My EE8 switch sounds better on a Fraim shelf than it does on the floor. I’ve also noticed that it sounds better if the incoming and outgoing Ethernet cable aren’t touching anything, so somethings being affected?

Simon-in-Suffolk and Suedkiez,

You both persist in making the mistake common in these types of discussions. ie. I know it all. It cannot possibly be because I cannot conceive of any mechanism by which it could occur. Thank God the human race as a whole did not historically adopt this attitude. If it had then you would both be eating your dinner in a cave. When you had finished you would have strewn the bones about the floor and used them the following day to fashion implements for hunting. Thank God for open minded people prepared to accept that there are more things in heaven and earth than they can possibly conceive of.


Yes, as usual I can go with that, but if we postulate the RFI transmission, via analog effects on the Ethernet cable, modulating analog parts of the streamer, the effects are very small at best. And now we are suddenly talking about microphony on the switch modulating this modulation, this is orders of magnitude smaller again, if it exists at all.

The advances of humankind that you are talking about were made by scientifically minded people, not by those believing in magic. Stop co-opting them.

Inquisitiveness is valuable but

  • Claims and hypotheses must be tested
  • Some things really are impossible as much as you wish otherwise

I have an open mind. As soon as anyone has any evidence for these claims, I will start taking them serious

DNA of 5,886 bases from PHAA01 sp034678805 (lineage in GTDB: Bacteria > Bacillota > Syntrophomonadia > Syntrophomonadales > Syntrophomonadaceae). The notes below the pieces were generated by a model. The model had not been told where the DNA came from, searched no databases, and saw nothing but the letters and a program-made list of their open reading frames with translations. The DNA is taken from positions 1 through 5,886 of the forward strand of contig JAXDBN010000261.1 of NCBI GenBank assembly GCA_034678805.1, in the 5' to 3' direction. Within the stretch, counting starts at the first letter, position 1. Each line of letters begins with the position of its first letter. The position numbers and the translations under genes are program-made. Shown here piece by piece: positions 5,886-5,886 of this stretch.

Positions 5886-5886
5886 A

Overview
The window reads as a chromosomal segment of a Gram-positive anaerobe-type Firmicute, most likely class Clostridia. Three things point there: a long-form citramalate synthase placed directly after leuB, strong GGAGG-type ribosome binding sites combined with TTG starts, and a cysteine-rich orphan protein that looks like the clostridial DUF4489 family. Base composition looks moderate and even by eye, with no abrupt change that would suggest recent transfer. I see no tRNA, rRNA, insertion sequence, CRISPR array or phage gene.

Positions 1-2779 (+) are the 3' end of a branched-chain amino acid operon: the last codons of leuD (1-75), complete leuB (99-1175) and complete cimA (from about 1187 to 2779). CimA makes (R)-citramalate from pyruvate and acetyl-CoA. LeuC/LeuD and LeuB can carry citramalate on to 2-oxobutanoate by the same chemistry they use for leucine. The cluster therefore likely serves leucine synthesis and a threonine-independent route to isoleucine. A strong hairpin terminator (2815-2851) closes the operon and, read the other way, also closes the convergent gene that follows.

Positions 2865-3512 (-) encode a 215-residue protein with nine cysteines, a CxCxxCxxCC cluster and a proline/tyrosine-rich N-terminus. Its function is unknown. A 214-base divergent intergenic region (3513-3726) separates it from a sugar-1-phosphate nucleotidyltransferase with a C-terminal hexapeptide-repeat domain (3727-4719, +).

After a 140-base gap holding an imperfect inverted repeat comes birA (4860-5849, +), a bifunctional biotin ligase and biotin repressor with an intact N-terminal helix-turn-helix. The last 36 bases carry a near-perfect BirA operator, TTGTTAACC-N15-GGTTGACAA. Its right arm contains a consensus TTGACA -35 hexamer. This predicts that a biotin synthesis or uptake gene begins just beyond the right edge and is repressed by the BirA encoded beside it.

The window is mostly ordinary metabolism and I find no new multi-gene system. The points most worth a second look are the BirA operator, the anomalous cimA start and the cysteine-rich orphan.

In any case, your opening question was:

It’s an open question. My answer is that it makes no sense. If you don’t like that, don’t ask next time. Or don’t say that experience is welcome, and add, “I am only interested in answers that don’t challenge or contradict my unsubstantiated assumptions”

Whatever I say, it’s up to you and I am sure you will find someone who is happy to take 1000 pounds off you for a router isolation platform.



Or by those who refuse to accept that something may be possible despite the fact that they have no idea how. A thousand years ago the equipment that we take for granted today to listen to music on would have been considered to be magic or witchcraft.

That is the scientific way. Not ruling them out because you can’t understand them, which is just foolishness.

But you can’t presume to always know which things these are. Again unless you are a fool.

Ignorance I can accept. But I’m afraid that foolishness always brings out the worst in me, and it is the kind of utter foolishness on display here that has tended to hinder progress throughout the ages.

True words

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So I am fool for believing that a phenomenon may occur despite having no idea of the mechanism involved?

You on the other hand are entirely certain that it cannot be so because you believe that you understand and have knowledge of every possible causative physical mechanism that may exist.

Your thinking is more allied to that of a Tribal Witch Doctor than any kind of scientific approach that I know of. And I am a retired professional scientist. As I said. Ignorance I can accept - but foolishness …

No, but for accepting your intuitions without any evidence. This is the same as thinking that my neighbor’s new watch may be responsible for the headache I had yesterday. You can make up an infinite number of such things, and the fact that you can do this is no reason to think they are all real.

Similar to how I am entirely certain that the earth is round, although it IS possible that I am being elaborately duped

No it’s not. Whether you worked as a scientist is irrelevant. There are many doctors believing in the efficacy of Bach flower remedies.